Jokes about lawyers can be pretty harsh. Has the profession really drifted that far from protecting the innocent and providing justice for all? If not, then what do the good lawyers do and does it pay the bills?
In the section headed ‘Our Values’ on the website of personal injury solicitors Thompsons, is a surprising sentence: "We do not maximise income for our partners in line with what they would be capable of earning in commercial practice. Instead, our partners are paid a fair share for their work in providing high quality legal services for modest costs."
Providing the best possible legal advice for the lowest fee doesn’t exactly sound like the lawyers we all recognise from TV. Surely they should be wearing sharp suits, doing a lot of shouting and have big offices full of attractive staff.
Thompsons are one of the few UK firms that make a point of representing trade unions. For many becoming a lawyer to make sure people are safe at work, that employees aren’t exploited and that the guys in charge are acting within the law is what the profession is all about, fighting for justice. It’s probably not as well paid as being a top celebrity lawyer but it might be a lot more exciting. It can mean going up against big businesses and trying to defend the little guy. If that doesn’t sound exciting, remember it’s what Tom Cruise does in the film A Few Good Men, which gave us the immortal line "you want the truth, you can’t handle the truth."
The positive face of the law isn’t just representing employee rights either. Some lawyers go as far as representing the planet. Michael Rudd is a partner at the law firm Bird and Bird, he explains "As law firms we have a responsibility to the broader community which requires us to undertake work for those who can’t necessary afford to pay it. We do a lot of work for climate change and often for businesses involved in climate change that make money, but we feel that we should also support those who don’t."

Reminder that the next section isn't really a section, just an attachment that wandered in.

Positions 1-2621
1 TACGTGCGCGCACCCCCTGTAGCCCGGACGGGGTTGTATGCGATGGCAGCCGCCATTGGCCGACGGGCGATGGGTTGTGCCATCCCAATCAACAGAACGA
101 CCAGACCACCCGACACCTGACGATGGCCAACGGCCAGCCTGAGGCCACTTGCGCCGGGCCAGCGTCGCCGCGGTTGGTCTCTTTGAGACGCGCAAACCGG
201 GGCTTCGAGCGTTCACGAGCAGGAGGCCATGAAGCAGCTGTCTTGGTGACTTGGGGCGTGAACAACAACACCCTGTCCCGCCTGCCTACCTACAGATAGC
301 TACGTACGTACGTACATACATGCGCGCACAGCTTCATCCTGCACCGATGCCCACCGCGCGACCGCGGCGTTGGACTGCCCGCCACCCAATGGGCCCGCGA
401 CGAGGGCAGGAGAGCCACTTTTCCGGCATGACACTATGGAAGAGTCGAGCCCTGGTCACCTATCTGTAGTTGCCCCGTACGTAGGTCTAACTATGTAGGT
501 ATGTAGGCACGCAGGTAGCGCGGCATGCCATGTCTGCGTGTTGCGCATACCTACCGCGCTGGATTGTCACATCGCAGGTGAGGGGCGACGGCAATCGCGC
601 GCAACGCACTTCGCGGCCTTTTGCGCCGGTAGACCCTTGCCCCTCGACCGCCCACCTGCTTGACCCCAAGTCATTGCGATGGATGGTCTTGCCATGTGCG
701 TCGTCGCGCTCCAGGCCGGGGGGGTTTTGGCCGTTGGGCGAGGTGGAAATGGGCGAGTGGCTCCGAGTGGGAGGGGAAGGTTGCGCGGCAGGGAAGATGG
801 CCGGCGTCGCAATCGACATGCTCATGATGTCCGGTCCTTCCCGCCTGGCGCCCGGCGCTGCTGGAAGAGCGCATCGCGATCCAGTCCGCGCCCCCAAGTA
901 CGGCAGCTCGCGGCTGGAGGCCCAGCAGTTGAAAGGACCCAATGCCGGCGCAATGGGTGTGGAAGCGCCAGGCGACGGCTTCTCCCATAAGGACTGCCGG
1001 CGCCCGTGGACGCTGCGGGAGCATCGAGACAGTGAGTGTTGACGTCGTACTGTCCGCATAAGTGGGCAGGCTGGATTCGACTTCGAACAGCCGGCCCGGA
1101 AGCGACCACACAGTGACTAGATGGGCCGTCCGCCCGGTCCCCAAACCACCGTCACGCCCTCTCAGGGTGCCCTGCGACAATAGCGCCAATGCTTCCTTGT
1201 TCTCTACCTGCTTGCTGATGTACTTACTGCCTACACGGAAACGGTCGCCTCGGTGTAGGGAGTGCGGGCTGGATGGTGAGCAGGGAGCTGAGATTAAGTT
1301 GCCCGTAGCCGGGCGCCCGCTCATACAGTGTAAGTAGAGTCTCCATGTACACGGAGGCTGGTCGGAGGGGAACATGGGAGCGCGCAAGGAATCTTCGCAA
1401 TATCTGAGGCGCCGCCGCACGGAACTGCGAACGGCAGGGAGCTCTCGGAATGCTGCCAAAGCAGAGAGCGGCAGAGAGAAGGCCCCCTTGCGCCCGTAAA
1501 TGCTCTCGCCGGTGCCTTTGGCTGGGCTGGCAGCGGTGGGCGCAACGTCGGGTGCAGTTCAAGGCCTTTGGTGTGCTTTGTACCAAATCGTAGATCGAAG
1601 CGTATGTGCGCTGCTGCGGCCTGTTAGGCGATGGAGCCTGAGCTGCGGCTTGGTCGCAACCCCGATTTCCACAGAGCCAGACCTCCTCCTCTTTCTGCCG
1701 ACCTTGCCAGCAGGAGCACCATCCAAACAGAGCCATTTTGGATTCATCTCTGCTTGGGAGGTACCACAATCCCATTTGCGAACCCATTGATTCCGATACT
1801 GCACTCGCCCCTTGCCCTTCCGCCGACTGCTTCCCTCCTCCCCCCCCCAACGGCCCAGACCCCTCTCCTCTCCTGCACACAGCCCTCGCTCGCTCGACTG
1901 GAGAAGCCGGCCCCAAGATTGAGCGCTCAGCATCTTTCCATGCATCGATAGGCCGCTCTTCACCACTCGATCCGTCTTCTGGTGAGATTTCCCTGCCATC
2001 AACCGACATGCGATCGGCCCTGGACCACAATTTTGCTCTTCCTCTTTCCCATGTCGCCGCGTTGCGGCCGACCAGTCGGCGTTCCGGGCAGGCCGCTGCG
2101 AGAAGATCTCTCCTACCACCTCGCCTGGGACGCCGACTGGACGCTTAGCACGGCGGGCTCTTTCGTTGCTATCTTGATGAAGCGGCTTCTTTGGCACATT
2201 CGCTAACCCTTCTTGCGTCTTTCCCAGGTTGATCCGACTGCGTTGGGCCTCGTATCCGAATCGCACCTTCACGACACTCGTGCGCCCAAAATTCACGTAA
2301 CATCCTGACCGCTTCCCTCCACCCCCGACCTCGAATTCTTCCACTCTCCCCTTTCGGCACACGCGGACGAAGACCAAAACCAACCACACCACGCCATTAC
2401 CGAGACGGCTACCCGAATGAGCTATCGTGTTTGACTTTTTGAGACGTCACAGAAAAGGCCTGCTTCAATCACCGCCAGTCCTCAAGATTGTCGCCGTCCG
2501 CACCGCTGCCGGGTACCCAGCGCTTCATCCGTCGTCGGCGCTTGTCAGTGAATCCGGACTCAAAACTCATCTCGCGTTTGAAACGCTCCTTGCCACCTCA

Pro bono law is a big part of the positive face of the legal profession. Literally meaning ‘for good’, this area of the law can cover everything from huge law firms representing charities to individuals volunteering their time with community projects.
Organisations like, the free legal advice and probono charity, LawWorks make a point of focusing their expertise where it’s most needed. This doesn’t just mean the right people benefit from it, it also means volunteering lawyers get good experience that’s relevant to them.
As Kathie Clark, head of business development at LawWorks, explains "We screen the applications that come to us, so we can make sure that a) the person who asks for help has a genuine legal case and b) that they are genuinely in need and aren’t eligible for legal aid. That means lawyers offering their services don’t have their time wasted." It also means that those lawyers are getting real experience and not putting in effort where it isn’t useful.
But it’s not all hard graft with only a spotless conscience as a reward. Being a ‘good lawyer’ can give you experiences that are completely out of reach of the average graduate on a training contract.
Often international travel is the reward for being at the top of your profession. For lawyers interested in helping the less fortunate, it’s an everyday occurrence. Despite the details of the law varying greatly from country to country, many of the practicalities stay the same, meaning lawyers can often offer their skills to poorer communities abroad without the need to completely retrain.
Tim Soutar volunteered in Tanzania, giving legal advice and advice on teaching the law to local people. "We started off in Tanzania with the local law society, continuously giving ad hoc legal education seminars, with Lawyers from firms giving seminars on various topic," Tim explains. "They were very popular, but there was always a problem of sustainability. So instead what we are doing now is training faculty and staff in the law school who can then teach with minimal further assistance."
Ultimately, the law is a profession that needs a lot of different people to do a lot of different things. Those who can’t afford a lawyer or don’t know they need one shouldn’t suffer, but neither should those who can. Deciding who you want to represent has to be a personal decision.
Nobody should feel consigned to being the sort of shark we see on TV because ‘that’s what lawyers do’. As Michael Rudd says, "If you’re really enthusiastic then you need to understand what the law is all about and get a sense of what type of lawyer you want to be."